Brexit bureaucracy hit Irish supply chains harder than the Covid pandemic


More than half of Ireland’s larger companies are facing an increased regulatory burden due to Brexit, but the UK remains the most popular external location for sourcing goods and services among Irish companies.

A Central Statistics Office (CSO) study of Ireland’s engagement in global value chains found that more companies here buy from abroad than supply goods for export. The report focused on relatively larger companies with 50 or more employees and focused on 2020.

It has also been noted that the increase in red tape as a result of the UK’s exit from the European Union and the single market continues to have a greater negative impact on businesses here than the supply chain disruptions associated with the Covid pandemic.

Research found that 54 per cent of Irish companies said Brexit had resulted in a greater regulatory burden, compared with two in five who reported difficulties sourcing raw materials or intermediate products from suppliers abroad due to the pandemic.

Key Brexit impacts included greater difficulties in sourcing materials or products from UK suppliers and difficulties in transporting UK manufactured goods.

Despite Brexit, Great Britain remained the most popular location for the companies surveyed, both for global purchasing and for the delivery of goods/materials and services.

Commenting on the publication, Colin Hanley, a statistician in the CSO’s Business Statistics Division, said that raw materials, machinery and other technical equipment are the most commonly purchased overseas items, while IT services are the most commonly purchased overseas services.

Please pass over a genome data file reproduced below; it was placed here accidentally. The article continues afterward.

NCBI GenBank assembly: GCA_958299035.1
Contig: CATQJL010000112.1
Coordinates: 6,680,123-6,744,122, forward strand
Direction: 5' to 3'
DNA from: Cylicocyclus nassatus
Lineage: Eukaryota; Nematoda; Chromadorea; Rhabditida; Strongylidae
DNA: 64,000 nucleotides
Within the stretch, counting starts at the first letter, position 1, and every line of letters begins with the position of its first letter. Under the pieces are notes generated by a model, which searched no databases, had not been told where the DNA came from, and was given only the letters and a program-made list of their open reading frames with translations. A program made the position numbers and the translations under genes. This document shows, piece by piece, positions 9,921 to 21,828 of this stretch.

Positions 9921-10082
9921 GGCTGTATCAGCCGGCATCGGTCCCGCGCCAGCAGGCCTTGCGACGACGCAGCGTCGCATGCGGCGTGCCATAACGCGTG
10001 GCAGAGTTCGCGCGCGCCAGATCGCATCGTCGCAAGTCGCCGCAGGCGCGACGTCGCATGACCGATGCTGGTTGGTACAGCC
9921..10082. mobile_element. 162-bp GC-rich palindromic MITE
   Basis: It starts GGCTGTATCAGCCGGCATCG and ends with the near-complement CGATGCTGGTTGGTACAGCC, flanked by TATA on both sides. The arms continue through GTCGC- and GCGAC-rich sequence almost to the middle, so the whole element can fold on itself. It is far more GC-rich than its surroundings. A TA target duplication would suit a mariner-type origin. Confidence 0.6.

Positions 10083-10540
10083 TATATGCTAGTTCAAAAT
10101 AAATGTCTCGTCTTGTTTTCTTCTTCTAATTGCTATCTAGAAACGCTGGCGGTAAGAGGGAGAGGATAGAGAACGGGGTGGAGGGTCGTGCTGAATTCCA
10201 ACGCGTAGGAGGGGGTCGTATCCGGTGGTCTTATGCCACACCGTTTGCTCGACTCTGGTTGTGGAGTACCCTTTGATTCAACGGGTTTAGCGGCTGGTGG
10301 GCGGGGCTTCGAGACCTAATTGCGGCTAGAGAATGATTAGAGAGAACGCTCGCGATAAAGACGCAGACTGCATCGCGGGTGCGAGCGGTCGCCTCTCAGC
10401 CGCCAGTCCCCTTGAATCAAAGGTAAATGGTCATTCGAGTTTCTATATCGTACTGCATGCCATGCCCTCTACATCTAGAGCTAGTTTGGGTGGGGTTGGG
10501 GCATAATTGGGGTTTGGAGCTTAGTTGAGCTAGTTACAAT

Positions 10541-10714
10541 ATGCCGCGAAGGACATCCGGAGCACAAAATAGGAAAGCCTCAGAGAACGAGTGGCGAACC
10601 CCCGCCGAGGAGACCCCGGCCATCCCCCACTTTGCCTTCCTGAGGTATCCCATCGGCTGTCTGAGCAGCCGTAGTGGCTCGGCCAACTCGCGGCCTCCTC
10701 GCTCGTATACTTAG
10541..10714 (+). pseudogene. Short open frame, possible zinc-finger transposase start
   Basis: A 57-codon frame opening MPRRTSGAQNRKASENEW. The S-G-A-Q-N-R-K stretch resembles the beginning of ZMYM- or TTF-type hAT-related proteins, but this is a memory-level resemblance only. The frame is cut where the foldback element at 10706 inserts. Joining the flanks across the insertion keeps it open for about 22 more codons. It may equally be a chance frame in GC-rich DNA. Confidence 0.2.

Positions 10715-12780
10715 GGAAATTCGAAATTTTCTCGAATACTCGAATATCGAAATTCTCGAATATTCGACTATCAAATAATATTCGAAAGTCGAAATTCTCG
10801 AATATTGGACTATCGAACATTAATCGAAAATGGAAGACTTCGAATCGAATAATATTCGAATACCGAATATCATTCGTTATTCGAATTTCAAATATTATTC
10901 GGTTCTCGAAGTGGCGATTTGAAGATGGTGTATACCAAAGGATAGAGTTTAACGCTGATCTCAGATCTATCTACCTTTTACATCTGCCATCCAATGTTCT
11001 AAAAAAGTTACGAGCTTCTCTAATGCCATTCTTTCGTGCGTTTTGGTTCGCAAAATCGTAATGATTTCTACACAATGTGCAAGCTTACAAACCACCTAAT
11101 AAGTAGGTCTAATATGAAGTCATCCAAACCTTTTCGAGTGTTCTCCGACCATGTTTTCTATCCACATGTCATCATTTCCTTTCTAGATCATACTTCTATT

Almost half (47 percent) of the companies surveyed have purchased goods/materials abroad for use in their own production, while 24 percent have supplied goods or materials to customers abroad. More than a third (35 percent) purchased services abroad, while 22 percent provided services to a client abroad.

Manufacturing is the most dependent on imports, with more than nine in ten companies sourcing materials from abroad and also the most likely to source services from abroad.

Among all companies entering cross-border supply chains, the UK is the largest single supplier. Almost four in ten companies (37%) bought goods from the UK in 2020, while 35% bought from other parts of the European Union.

The trend for procurement services was similar, with the UK being the largest single market – used by a quarter of businesses – while the rest of the EU-27 combined was slightly behind at 24 per cent. Brexit bureaucracy hit Irish supply chains harder than the Covid pandemic

Fry Electronics Team

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